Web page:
I want to return to an important point regarding judgment. Refraining from judging the disposition of another person’s soul is not the same as refraining from making the very important judgments necessary to protect ourselves from dangerous or toxic people/situations. God does not want us to stay in a harmful situation. Good preacher, it is powerful for hurt, abused, and confused people in your congregation hear you say that God does not want us to allow ourselves to be harmed. Although it may be tempting to judge the disposition of the soul of an abuser, that is not ours to do. Yet, it is very much encouraged by Jesus to remove ourselves from harm whenever possible. (Remember just two Sundays ago, in the section of Matthew 10 that we did not read, Jesus told the Disciples to simply move on from a town where they were not welcomed and flee when violence is threatened.)
If this is a parable about refraining from judgment, and the reality of evil, it is also a powerful parable about patience and trusting God. While we are indeed called to remove ourselves from harmful and hurtful situations, there are also times when patience and trust in God are also called for. For better or worse, the wheat and the weeds grow together. One of my favorite jokes going around social media is a picture of a harried looking man, head bent, hands folded in a kind of resigned prayer. The caption says this, “Lord grant me patience…not opportunities to be patient, I’ve had plenty of those and they don’t seem to be working…the actual patience.” Our media is alive today with doomsday predictions about how bad the world is and how unprecedented state of our current predicament. “Hurry!” insists the noisy, pulsing voice from our TVs, computers, and phones, as it cries about the deplorable situation today. Hurry to do what? Judge? Get self-righteous about the know-nothings who are so very obviously ruining our world? God says, wait. Waiting is not passive. It does not mean that we do not address evil and injustice when we see it. But, when we get to places where the outrage has built to such heights we spend all of our time outraged, it is time to step back, to actively wait for what God has in store. Actively waiting is what the wheat does. It grows, right alongside the weeds, being good wheat, soaking up rain, putting down roots, stretching toward the sun, producing grain, waiting for the harvest. Today, rather than wallow in our self-righteous outrage, perhaps we can actively wait. Perhaps we can put down some deep roots and combat the loneliness and isolation that plague our world. Perhaps we can step out of the negativity game and find a purpose, an aim, that stretches us toward the Son. Perhaps we can stop being angry, outraged people and start being good people. The angels can only sort us out by our fruits.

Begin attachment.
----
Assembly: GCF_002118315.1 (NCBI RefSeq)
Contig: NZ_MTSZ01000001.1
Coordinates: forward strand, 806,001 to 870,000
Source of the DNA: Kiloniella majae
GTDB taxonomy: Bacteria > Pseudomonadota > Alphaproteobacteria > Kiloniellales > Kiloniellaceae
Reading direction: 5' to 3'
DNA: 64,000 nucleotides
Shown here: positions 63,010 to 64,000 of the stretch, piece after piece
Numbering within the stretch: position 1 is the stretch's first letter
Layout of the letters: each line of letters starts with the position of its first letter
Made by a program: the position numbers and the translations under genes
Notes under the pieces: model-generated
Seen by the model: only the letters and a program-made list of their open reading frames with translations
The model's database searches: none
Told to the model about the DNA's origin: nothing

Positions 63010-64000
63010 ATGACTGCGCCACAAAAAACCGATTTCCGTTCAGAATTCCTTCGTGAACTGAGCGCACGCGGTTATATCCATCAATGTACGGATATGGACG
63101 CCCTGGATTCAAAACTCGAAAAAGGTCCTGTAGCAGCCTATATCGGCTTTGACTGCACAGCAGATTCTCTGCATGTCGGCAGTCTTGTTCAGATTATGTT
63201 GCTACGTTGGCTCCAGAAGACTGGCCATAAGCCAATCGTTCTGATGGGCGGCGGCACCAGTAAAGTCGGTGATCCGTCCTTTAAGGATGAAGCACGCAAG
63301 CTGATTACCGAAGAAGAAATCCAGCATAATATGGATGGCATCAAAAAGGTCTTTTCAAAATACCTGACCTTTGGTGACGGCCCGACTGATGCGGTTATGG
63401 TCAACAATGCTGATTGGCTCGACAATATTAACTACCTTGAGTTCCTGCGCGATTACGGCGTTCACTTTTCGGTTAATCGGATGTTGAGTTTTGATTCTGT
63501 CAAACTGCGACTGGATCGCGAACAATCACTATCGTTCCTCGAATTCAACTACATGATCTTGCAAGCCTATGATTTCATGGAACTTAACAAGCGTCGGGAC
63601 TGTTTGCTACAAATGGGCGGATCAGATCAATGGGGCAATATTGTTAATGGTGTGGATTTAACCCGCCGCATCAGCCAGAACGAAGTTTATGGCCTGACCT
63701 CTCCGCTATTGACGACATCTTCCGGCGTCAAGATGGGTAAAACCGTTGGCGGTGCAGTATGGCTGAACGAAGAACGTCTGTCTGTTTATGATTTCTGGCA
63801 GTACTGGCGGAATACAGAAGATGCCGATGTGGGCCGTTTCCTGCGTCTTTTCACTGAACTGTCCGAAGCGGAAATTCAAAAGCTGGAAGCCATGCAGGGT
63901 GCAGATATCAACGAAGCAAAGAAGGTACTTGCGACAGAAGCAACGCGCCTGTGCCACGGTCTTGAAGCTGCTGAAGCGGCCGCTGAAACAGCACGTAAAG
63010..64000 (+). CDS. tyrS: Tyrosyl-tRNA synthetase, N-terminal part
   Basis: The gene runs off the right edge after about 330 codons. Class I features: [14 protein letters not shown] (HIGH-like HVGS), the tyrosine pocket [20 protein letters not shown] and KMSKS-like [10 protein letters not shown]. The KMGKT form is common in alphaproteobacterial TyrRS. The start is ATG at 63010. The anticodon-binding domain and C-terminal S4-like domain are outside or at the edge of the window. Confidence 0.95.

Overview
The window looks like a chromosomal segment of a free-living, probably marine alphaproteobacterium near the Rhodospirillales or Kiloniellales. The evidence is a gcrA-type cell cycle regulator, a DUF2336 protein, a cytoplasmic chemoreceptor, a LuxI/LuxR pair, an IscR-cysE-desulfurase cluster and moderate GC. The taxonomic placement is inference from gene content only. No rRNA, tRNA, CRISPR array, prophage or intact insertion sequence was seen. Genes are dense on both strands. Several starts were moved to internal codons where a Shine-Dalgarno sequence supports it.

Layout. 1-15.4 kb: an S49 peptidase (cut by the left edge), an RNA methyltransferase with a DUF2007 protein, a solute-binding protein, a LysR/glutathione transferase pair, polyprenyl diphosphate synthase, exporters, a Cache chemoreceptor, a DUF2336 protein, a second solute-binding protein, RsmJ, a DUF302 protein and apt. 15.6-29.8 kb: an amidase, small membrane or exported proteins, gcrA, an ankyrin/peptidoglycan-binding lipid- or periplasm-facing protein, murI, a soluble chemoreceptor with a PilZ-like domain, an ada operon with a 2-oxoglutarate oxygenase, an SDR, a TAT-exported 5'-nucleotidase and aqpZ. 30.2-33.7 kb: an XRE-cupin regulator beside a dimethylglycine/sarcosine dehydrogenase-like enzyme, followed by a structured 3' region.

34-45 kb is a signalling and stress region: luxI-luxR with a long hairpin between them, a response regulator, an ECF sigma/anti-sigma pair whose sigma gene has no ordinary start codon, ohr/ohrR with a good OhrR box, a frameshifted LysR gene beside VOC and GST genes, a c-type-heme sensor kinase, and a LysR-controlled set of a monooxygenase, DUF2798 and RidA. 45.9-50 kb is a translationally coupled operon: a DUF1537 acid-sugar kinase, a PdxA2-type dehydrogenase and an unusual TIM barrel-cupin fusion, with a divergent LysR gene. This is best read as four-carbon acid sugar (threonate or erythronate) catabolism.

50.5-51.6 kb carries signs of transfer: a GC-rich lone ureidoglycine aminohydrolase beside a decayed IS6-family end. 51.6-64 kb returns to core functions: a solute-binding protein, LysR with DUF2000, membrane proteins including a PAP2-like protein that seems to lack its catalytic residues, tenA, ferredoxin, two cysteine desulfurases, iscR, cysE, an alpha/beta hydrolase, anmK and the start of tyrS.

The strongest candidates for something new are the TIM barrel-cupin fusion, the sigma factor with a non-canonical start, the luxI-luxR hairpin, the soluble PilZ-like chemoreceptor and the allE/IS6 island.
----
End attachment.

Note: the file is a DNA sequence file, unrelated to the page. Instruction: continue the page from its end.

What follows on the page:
Let me close with one of my favorite prayers, one you may be familiar with:
So far I’ve done all right.
I haven’t gossiped,
haven’t lost my temper,
haven’t been greedy, grumpy, nasty, selfish, or overindulgent.
I’m really glad about that.
But in a few minutes, God,
I’m going to get out of bed.
And from then on,
I’m going to need a lot more help.